Year of Publication

2010

Paper Type

Master's Thesis

College

College of Arts and Sciences

Degree Name

Master of Science in Biology (MS)

Department

Biology

First Advisor

Dr. Gregory Ahearn

Second Advisor

Dr. Judith Ochrietor

Third Advisor

Dr. John Hatle

Abstract

The mechanisms of transepithelial absorption of dietary D-glucose and D-fructose in the American lobster, Homarus americanus, were investigated in this study in order to determine whether sugar transport proteins have been conserved throughout evolution. Whole lobster intestine was isolated and mounted in a perfusion chamber to determine transepithelial mucosal to serosal (MS) and serosal to mucosal (SM) mechanisms of 3H-D-glucose and 3H-D-fructose transport across the intestine. Unidirectional MS and SM fluxes were measured by adding variable concentrations of 3H-D-glucose and 3H-D-fructose (2.5 to 50uM) to either the perfusate or the bath respectively and sampling the amount of radioactivity that exited the opposite side of the intestine. Both the transepithelial MS and SM transports of 3H-D-glucose and 3H-D-fructose were hyperbolic functions of sugar concentration. The net flux of both sugars indicated a net absorption of D-glucose and D-fructose into the serosal compartment. Inhibitory analysis showed that while phloridzin decreased MS 3H-D-glucose transport via a sodium glucose transport (SGLT 1-like) protein located on the mucosal membrane, 3H-D-fructose transport was not affected by the drug. Mucosal phloretin decreased MS D-fructose transport but not MS D-glucose transport. Immunohistochemistry analysis revealed the presence of a mucosal GLUT 5 transport protein on the mucosal membrane. Increasing serosal concentrations of phloretin decreased both SM D-glucose and D-fructose transport suggesting the presence of a serosal GLUT 2 used by both sugars. The results of this study support the concept of conserved mechanisms of sugar transport in multicellular animals.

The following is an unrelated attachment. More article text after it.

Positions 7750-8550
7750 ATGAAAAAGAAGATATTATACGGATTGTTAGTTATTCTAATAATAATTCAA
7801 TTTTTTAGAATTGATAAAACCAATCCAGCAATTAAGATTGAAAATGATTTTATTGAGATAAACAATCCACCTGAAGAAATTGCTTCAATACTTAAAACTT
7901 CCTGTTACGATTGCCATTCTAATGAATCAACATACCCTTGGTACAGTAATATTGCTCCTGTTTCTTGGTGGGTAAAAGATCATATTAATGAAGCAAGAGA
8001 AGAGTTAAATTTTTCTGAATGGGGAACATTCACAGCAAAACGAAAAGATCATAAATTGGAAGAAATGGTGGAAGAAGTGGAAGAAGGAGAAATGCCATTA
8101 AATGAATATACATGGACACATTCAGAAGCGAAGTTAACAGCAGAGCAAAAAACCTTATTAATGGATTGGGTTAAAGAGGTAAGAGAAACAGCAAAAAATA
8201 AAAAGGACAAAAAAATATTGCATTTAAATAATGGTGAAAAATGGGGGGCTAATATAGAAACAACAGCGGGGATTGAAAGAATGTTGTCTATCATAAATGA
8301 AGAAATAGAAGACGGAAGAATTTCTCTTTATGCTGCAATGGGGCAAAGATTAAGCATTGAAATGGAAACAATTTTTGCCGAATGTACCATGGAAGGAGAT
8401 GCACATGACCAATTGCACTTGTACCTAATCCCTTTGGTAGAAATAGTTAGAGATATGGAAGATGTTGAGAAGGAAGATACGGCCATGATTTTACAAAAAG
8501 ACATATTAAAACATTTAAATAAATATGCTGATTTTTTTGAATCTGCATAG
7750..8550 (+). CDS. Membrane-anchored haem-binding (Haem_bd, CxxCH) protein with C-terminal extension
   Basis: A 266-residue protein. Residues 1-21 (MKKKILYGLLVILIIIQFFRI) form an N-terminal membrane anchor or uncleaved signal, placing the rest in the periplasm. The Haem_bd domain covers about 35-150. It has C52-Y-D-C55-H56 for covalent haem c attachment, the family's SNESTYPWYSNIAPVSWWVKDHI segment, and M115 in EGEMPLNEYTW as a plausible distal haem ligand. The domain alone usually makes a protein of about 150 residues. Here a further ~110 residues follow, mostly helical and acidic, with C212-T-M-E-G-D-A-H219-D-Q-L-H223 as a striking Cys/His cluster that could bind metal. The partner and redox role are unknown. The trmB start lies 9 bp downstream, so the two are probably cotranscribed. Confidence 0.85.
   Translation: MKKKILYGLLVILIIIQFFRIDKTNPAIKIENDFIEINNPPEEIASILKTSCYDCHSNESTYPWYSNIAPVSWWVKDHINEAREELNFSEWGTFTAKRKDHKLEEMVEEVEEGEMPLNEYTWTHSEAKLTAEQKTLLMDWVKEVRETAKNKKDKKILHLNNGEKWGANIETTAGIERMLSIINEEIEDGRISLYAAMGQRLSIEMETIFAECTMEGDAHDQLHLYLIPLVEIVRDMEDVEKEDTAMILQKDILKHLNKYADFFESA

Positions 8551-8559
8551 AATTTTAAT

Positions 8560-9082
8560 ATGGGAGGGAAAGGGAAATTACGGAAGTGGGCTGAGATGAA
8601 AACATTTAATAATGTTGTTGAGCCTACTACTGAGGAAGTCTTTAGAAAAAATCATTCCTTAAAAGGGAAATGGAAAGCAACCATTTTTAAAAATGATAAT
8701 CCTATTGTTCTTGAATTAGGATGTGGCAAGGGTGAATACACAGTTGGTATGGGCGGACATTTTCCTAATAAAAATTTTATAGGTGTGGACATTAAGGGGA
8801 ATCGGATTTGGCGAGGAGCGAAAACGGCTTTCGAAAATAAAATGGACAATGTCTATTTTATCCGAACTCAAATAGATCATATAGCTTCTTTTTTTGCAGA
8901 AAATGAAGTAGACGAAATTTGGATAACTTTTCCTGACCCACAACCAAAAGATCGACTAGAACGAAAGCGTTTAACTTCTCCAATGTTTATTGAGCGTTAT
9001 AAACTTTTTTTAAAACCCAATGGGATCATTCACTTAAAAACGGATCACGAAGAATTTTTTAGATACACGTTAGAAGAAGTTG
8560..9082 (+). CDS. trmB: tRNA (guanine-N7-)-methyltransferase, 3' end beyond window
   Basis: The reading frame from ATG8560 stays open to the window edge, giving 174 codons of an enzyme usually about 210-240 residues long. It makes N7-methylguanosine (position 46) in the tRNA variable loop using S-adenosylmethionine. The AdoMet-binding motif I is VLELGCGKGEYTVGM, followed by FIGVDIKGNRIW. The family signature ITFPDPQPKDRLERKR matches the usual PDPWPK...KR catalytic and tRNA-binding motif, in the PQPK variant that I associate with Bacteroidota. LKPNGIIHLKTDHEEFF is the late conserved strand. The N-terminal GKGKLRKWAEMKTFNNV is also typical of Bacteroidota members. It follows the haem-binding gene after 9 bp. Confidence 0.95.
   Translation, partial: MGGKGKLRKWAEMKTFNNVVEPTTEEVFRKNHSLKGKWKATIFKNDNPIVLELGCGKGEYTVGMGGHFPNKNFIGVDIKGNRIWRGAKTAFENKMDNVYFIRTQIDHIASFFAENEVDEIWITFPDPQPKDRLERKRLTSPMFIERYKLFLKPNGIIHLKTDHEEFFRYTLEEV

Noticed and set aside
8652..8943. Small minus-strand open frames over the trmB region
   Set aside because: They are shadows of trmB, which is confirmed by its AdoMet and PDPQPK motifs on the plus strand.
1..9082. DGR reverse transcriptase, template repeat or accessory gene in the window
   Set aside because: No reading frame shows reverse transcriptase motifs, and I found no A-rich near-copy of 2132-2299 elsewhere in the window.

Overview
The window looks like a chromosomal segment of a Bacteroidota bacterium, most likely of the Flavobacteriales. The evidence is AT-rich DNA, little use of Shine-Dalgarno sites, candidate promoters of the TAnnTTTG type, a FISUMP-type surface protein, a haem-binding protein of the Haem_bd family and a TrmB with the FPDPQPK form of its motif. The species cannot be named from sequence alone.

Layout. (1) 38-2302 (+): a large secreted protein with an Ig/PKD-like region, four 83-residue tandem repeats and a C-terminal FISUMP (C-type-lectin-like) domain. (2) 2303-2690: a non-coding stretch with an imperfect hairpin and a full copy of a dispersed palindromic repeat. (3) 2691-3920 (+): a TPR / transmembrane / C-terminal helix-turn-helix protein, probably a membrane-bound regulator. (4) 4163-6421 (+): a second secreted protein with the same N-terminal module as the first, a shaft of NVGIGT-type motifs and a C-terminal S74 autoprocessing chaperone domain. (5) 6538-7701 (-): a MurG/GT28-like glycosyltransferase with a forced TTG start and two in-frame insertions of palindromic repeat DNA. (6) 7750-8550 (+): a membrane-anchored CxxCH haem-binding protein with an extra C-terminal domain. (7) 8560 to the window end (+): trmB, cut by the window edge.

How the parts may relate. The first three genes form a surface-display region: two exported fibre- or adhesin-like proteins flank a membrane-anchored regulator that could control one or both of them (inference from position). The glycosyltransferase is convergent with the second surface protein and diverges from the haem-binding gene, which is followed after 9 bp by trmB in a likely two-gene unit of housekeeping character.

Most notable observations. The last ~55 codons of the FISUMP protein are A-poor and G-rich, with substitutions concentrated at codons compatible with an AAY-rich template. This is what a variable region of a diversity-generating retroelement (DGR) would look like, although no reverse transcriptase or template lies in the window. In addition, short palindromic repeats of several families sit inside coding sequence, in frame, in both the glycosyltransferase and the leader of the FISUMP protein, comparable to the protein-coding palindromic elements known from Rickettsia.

Included in

Biology Commons

Share

COinS